In a market shaped by mass job loss, mature workers are a critical workforce segment that has been hit particularly hard. Twenty-eight percent of workers age 55 and older who were laid off in the last 12 months found new jobs, the lowest of all age groups. This compares to 71 percent of those ages 25 to 34. A new study from CareerBuilder shows mature workers are expanding their job search to include entry-level positions, internships, relocation and other options to secure gainful employment – and employers are open to it.
Starting Over at Entry-Level
The majority (63 percent) of workers age 55 and older who were laid off in the last 12 months said they have applied for jobs below the level at which they were previously employed; 44 percent have been told by employers that they are overqualified.
In an effort to bring in a steady paycheck and get their foot in the door with a new organization, mature workers are now competing with recent college graduates and other new entrants to the workforce for entry-level positions.
One-in-four employers (26 percent) reported they have received applications from workers over the age of 50 for entry-level jobs (but not retired); an additional 11 percent have received entry-level applications from retirees. The vast majority of employers (65 percent) said they would consider experienced candidates who apply for jobs for which they’re overqualified.
Applying for Internships
Mature workers are also exploring internships as a way to land a longer term employment opportunity. Seven percent of employers reported mature workers have applied for internships at their organizations. Four percent have hired mature workers while 55 percent would be willing to consider mature workers for internships.
Considering a New Location
Embarking on a new adventure by moving to a new location is another option for some mature workers. Of mature workers who were laid off in the last 12 months and did not find a new job, 41 percent stated they would consider relocating to another city or state to find employment.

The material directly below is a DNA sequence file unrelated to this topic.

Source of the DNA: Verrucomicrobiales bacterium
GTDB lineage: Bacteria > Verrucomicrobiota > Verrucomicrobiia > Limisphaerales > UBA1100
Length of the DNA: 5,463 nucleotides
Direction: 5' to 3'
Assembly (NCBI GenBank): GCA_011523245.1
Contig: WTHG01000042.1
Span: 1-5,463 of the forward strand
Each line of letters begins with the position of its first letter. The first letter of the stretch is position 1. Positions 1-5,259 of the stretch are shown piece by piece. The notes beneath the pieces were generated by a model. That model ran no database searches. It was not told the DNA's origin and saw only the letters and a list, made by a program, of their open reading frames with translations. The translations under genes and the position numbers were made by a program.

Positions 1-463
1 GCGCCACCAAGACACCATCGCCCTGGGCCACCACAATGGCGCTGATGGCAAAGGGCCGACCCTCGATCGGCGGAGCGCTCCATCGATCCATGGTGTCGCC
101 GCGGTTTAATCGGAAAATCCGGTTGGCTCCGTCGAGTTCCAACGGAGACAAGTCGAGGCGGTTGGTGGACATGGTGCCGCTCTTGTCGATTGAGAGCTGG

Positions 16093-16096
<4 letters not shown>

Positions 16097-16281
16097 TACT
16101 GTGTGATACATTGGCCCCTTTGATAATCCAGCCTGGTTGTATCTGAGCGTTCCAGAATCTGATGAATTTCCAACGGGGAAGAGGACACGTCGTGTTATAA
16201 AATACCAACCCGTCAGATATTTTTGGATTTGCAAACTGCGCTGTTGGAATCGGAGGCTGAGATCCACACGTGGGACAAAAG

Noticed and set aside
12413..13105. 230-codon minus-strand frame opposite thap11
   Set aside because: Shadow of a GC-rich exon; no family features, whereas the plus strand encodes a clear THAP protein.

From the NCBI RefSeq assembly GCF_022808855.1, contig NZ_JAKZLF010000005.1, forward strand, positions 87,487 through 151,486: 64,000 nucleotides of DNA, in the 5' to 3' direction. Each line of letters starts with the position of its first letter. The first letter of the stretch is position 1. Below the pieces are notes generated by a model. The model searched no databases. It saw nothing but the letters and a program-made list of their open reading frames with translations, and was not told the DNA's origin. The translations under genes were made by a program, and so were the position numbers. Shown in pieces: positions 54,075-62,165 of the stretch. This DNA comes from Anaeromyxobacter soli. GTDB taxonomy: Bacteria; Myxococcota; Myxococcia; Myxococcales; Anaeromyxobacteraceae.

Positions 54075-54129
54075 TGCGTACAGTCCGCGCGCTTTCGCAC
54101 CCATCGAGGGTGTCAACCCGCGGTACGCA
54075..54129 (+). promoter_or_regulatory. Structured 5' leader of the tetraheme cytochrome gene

Becoming Their Own Boss
Some mature workers are using a challenging job market as a catalyst to entrepreneurship. Of mature workers who were laid off in the last 12 months and did not find a job, 23 percent are considering starting their own business.
“Mature workers offer a wealth of knowledge and experience that has translated into a significant competitive advantage for employers,” said Rosemary Haefner, Vice President of Human Resources at CareerBuilder. “Employers are considering mature job candidates for a variety of positions ranging from entry-level to senior-level to consultants to leverage their intellectual capital and mentor other workers. Twenty-nine percent of employers have hired a worker age 50 or older for a permanent position within their organization over the last six months.”
Of those mature workers who were laid off in the last 12 months and found another job, 26 percent took a job in another field with the vast majority (75 percent) reporting that they are enjoying the experience. In terms of compensation, 40 percent landed positions with similar pay and another 13 percent found jobs with a higher compensation rate than what they were previously earning. Forty-eight percent took a pay cut.
In addition to applications received by mature job candidates, employers are also receiving requests from staff members to stay with the company longer. One-in-five employers (21 percent) reported, over the last six months, current employees approaching retirement age have asked them to postpone their retirement. Of that 21 percent, the vast majority (86 percent) said their organizations are open to postponing retirements, pointing to the following benefits:
- Employers want to hold on to their intellectual capital (65 percent)
- Mature workers can help train and mentor others (61 percent)
- Mature workers know how to weather a tough economy (42 percent)
- Employers have more time to transition responsibilities (36 percent)